The Folly of Revenge

There was once a tenant farmer who had worked hard for many years to improve the production of the farmland which he leased. One day the owner came to the farmer’s door. He said, “I’m sorry, but you and your family are going to have to move. I cannot renew the lease for next year. My son is getting married next month, and I promised him that once he had a family, I would give him this farm.”

The farmer was terribly upset. He made several generous offers to buy the farm himself, hoping the man's decision would be reversed. Each time, however, the offer was rejected. As the day drew near for the farmer to vacate his home, his weeks of angry brooding finally got the best of him. He gathered seeds from some of the most pesky and noxious weeds he could find. Then he spent many hours scattering them on the clean, fertile soil of the farm. He also took a lot of trash and stones he had previously collected and spread these around the fields. He did his best to poison the land and make sure it would not produce bountiful crops for the owner’s son.

Two weeks later the landowner was again at the farmer’s door. He said, “My son came to my house last night and told me that his wedding has been called off. He has decided to move to the city. I will be happy to either renew your lease or sell the farm to you.” He could not understand why the farmer exclaimed in agonizing tones, "Oh, Lord, what a fool I've been!" Friends, this story is a good reminder that when we seek revenge, we often end up hurting ourselves more than the other person.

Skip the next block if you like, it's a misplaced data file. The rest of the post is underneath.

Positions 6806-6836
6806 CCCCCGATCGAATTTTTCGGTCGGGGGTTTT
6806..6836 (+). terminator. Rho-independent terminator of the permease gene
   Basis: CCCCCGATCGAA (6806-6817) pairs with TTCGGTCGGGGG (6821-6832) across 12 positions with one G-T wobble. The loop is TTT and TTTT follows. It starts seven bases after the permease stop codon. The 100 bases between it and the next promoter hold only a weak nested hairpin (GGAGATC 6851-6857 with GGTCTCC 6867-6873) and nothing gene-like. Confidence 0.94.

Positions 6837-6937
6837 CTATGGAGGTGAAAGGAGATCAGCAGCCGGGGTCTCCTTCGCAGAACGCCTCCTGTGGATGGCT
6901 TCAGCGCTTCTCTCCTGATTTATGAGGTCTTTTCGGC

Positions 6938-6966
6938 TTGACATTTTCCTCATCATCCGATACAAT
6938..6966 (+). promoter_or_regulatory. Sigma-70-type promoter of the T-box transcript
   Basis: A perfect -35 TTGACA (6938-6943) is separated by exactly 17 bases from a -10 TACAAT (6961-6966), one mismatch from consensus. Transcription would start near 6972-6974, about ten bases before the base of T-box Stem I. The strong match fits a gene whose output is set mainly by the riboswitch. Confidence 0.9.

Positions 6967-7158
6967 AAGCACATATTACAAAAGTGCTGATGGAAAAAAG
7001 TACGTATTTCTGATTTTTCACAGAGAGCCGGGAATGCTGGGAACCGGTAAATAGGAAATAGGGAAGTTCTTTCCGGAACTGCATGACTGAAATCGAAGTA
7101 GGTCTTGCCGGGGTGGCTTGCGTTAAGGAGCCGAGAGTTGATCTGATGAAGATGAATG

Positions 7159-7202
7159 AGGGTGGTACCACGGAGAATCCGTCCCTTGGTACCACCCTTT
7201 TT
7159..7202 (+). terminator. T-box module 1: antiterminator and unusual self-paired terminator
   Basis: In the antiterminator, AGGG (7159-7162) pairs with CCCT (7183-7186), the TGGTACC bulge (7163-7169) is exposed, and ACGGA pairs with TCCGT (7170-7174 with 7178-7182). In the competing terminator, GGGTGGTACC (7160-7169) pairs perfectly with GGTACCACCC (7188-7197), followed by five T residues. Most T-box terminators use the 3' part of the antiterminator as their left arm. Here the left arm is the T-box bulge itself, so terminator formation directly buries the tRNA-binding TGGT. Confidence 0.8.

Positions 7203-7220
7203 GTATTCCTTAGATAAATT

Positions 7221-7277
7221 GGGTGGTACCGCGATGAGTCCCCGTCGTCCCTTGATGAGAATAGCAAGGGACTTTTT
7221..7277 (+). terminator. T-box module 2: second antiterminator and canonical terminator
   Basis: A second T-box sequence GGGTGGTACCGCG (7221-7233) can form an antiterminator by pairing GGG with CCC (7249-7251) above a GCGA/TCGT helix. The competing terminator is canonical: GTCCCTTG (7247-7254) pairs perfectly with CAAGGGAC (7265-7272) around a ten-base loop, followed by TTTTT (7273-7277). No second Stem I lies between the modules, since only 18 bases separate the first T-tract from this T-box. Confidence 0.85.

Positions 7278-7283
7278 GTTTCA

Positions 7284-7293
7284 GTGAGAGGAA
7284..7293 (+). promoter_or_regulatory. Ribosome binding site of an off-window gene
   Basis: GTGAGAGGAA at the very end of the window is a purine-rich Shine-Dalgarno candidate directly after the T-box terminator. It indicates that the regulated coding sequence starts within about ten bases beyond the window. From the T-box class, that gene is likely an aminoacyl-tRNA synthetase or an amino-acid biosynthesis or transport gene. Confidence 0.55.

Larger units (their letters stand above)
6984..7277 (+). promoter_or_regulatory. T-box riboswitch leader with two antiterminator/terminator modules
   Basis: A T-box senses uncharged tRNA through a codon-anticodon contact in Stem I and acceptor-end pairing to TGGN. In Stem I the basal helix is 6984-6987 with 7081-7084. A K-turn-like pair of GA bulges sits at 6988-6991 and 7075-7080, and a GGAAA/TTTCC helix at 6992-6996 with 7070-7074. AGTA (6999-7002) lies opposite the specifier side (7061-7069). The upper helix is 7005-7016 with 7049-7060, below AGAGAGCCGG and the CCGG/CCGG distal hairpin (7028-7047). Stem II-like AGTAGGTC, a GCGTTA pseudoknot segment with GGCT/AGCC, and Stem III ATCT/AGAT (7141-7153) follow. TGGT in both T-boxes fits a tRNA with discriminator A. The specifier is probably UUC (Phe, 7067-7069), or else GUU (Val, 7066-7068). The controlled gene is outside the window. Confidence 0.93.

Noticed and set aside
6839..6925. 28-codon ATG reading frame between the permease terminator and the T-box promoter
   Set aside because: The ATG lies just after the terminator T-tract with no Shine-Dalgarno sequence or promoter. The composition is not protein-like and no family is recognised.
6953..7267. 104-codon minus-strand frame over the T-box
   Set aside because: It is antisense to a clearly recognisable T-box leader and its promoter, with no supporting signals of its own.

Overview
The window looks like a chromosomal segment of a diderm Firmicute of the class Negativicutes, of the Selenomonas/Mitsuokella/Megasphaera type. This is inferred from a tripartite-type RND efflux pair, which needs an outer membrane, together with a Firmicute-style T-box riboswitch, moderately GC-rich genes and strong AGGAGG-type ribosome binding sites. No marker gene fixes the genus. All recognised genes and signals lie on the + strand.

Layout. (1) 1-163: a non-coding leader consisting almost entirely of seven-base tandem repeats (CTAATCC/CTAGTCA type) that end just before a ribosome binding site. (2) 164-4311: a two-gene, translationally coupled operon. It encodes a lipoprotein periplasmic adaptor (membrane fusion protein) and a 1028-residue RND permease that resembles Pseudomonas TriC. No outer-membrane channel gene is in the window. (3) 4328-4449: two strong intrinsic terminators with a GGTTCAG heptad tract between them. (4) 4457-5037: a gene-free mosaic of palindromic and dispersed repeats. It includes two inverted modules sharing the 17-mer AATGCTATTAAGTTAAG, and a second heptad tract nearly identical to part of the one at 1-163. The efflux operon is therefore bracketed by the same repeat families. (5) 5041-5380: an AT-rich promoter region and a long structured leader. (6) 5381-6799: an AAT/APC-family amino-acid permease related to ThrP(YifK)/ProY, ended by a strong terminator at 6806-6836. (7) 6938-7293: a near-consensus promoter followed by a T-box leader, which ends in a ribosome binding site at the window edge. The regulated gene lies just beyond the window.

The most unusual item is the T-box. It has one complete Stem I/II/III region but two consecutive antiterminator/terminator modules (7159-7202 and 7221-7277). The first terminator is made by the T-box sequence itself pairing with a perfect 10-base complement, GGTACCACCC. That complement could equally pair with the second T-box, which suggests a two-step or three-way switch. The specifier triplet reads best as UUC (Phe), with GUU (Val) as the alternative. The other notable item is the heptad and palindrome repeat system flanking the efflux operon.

Modern medicine has shown that emotions like bitterness and anger can cause problems such as headaches, backaches, allergic disorders, ulcers, high blood pressure, and heart attacks, to name just a few. Yet, whatever harm these attitudes do to our bodies, the damage to our souls is much worse. A soul which is full of bitterness has no room for grace and forgiveness. Someone who is intent on getting revenge also is attempting to usurp God’s authority. The Bible makes it clear that our job is to love our enemies, while it is God’s responsibility to see that justice is done. In Romans 12:19 we read, “Do not take revenge, my friends, but leave room for God’s wrath, for it is written: ‘It is mine to avenge, I will repay,’ says the Lord.”

It can be very difficult when someone wrongs us and refuses to apologize or even acknowledge he or she is responsible for harm that may have occurred. In some cases, reconciliation, restored trust, and true forgiveness are not possible. The relationship with that other person may continue to be strained for a long period of time. Yet, in these situations it is especially important not to fall into the traps of bitterness and revenge. The farmer would have been much better off if he would have simply decided to “move on” or “let it go” when he learned the owner planned to give the land to his son.

Friend, are there people in your life that you are trying to “get back at?” If so, I am afraid that one day you, too, might find yourself saying, “Oh, Lord, what a fool I’ve been.”
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Dan Erickson